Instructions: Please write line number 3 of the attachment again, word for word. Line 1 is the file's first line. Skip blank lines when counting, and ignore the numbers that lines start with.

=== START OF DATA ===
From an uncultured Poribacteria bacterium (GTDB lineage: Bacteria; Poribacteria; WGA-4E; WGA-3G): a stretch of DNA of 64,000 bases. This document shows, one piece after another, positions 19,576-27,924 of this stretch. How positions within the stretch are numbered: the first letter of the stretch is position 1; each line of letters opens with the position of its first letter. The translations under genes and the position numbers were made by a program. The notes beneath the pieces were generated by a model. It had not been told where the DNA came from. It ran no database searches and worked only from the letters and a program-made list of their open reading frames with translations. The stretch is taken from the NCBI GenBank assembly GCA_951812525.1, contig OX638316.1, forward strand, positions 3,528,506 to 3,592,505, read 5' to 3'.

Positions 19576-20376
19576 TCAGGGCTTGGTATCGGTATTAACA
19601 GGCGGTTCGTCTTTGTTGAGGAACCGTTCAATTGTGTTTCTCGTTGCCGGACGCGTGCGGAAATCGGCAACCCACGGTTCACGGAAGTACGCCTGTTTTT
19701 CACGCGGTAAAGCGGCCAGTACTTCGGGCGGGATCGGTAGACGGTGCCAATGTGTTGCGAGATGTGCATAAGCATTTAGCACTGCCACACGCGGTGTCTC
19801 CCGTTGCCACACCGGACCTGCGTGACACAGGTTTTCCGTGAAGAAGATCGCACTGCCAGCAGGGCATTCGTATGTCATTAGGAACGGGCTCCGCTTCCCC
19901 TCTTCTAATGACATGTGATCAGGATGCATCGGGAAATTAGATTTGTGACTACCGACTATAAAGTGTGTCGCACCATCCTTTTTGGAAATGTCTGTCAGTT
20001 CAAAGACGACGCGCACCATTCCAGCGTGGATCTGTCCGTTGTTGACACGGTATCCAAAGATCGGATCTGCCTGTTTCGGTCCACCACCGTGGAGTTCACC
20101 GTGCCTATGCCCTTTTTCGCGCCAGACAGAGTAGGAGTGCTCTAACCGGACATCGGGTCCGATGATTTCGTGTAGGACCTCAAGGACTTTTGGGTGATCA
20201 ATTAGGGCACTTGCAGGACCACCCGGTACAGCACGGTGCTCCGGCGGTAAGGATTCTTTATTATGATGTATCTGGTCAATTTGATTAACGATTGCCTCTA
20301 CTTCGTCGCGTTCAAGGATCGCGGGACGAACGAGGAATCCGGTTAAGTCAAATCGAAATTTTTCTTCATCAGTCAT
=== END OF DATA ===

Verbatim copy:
19576 TCAGGGCTTGGTATCGGTATTAACA